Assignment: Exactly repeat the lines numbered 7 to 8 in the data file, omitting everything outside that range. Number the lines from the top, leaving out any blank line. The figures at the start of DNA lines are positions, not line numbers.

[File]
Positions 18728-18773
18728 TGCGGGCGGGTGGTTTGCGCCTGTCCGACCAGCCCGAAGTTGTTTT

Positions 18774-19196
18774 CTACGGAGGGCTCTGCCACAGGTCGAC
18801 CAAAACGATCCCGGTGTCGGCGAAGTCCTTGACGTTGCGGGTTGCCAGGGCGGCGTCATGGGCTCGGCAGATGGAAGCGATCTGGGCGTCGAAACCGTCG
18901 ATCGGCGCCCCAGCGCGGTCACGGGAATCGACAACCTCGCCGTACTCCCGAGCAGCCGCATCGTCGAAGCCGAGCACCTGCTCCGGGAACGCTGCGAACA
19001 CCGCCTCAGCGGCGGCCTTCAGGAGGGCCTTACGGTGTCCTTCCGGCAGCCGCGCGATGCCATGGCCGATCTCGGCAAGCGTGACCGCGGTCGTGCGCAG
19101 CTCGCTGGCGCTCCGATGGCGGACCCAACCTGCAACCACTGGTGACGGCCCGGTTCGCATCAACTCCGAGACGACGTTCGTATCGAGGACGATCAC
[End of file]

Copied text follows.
19001 CCGCCTCAGCGGCGGCCTTCAGGAGGGCCTTACGGTGTCCTTCCGGCAGCCGCGCGATGCCATGGCCGATCTCGGCAAGCGTGACCGCGGTCGTGCGCAG
19101 CTCGCTGGCGCTCCGATGGCGGACCCAACCTGCAACCACTGGTGACGGCCCGGTTCGCATCAACTCCGAGACGACGTTCGTATCGAGGACGATCAC